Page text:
Feds allege security flaws in top brand routers and cameras

As 2016 was winding down to an end, we warned you about the top three cybersecurity threats that will plague the upcoming year. Ransomware was at the top of the list, but a close runner-up was a new form of cyberattack that we've only just received a glimpse of.

They're called DDoS attacks, or Distributed-Denial-of-Service attacks, and lackluster security for private home routers is one of the key ways hackers execute them. Weak passwords, outdated firmware and other gaps within your network leave the back door open for hackers, so to speak, allowing them to infect your smart home devices with malware.

It's not just your computer that's at risk anymore. Printers, DVRs, webcams, security cameras, baby monitors, smart TVs, etc., can all be infected these days.

Now, the Federal Trade Commission is warning that D-Link routers and security cameras could have been contributing to this problem for quite some time now. The FTC has filed a complaint, stating thousands of individuals have been put at risk due to significant gaps in security.

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KEEP YOUR PASSWORDS STRONG AND VARIED

If your password is easy for you to remember, then it'll be easy for hackers, too. Try using symbols, numbers and capital letters throughout your passcode. Also, experts suggest you use different passwords for different accounts. 

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EMPLOY TWO-STEP AUTHENTICATION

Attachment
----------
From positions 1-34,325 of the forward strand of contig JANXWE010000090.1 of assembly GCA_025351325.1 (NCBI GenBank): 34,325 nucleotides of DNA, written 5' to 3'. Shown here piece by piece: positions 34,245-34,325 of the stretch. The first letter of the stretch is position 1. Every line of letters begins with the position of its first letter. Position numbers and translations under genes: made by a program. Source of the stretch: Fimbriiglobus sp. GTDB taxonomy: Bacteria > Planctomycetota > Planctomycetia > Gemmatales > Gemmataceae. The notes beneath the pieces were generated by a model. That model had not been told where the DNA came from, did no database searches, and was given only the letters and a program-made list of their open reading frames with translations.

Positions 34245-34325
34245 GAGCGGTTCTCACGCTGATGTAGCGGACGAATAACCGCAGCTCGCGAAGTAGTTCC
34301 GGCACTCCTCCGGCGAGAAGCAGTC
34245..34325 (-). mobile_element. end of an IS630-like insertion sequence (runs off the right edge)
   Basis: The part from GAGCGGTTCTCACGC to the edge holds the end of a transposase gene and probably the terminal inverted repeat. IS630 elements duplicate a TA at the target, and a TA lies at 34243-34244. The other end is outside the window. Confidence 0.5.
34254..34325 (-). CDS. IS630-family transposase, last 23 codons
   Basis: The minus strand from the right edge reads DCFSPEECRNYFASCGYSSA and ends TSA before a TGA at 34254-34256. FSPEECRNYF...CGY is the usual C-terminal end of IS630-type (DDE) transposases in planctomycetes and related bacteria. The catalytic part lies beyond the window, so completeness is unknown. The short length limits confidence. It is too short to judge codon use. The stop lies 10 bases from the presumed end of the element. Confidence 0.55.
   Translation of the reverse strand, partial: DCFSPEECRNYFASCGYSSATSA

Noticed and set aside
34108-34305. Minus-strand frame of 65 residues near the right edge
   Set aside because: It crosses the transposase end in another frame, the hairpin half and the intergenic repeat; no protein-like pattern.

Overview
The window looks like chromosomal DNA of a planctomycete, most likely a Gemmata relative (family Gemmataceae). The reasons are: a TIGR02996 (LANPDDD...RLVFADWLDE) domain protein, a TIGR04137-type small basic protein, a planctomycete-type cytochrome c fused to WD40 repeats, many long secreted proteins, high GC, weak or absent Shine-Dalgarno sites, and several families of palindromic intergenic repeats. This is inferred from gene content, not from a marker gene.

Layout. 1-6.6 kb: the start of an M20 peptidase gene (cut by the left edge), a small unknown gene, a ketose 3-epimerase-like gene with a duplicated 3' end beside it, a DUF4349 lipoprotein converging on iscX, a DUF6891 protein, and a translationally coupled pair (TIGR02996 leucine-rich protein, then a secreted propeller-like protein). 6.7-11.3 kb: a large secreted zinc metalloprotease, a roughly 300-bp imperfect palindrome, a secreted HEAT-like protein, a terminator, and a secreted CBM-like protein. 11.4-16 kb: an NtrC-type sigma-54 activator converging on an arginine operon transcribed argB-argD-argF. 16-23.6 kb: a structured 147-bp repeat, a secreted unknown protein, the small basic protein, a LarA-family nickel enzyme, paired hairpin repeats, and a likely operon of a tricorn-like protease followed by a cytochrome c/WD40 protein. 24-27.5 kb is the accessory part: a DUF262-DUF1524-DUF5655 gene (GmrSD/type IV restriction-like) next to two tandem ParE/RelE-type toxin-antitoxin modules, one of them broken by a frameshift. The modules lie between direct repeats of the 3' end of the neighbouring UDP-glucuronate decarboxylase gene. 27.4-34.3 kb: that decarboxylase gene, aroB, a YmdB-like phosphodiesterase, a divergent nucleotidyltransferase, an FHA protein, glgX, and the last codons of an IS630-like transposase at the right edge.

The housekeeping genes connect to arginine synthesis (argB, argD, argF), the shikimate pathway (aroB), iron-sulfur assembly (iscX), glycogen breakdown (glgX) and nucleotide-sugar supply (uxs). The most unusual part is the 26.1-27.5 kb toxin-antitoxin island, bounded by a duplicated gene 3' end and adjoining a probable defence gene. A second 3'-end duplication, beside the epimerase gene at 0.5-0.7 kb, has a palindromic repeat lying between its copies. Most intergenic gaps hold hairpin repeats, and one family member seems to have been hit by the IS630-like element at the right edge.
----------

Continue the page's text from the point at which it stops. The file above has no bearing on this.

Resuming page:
Add another layer of security by having another code sent to your phone number before you can sign in.

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BEWARE OF PUBLIC WIFI

If you're traveling, verify with the coffee shop or hotel that the wi-fi name is valid -- many cybercriminals set up networks with similar names to popular spots. You can also set up a private VPN that encrypts all of your data that passes through the network.

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COVER YOUR TRACKS

Wipe your hard drive clean before giving away, recycling or throwing out your old laptop or computer.

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DON'T LEAVE YOUR DEVICES UNATTENDED

That's just asking for trouble!

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BEWARE OF MYSTERIOUS URLS IN EMAILS

Don't ever click on URL from an unidentified or sketchy looking email. 

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COVER YOUR WEBCAM 

FBI director James Comey suggests placing a piece of tape over your webcam when you're not using it. If that doesn't convince you, note that Mark Zuckerberg is known to do the same.

KEEP YOUR SOFTWARE UP TO DATE

Hackers target vulnerabilities in software, which are often resolved in software updates, so stop hitting the "ignore" or "remind me later" button!

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These gaps, according to the report, are well known and "easily preventable flaws," that could allow hackers access to your private home network.

D-Link has denied the claims made by the FTC, however, we doubt the FTC would make such allegations without reason. The fact that the FTC has singled out D-Link is also cause for concern.

In a world where DDoS attacks are becoming a larger threat, it's likely that the FTC is simply nudging manufacturers to incorporate greater security measures into their products.

For now, however, we can't recommend that you use D-Link routers or security cameras. Here's a list of three alternative router options.

This story also brings to light the importance of securing your home router, regardless of the brand. Click here for three reasons your router might need an upgrade, and follow this tip to keep hackers out of your private home network.

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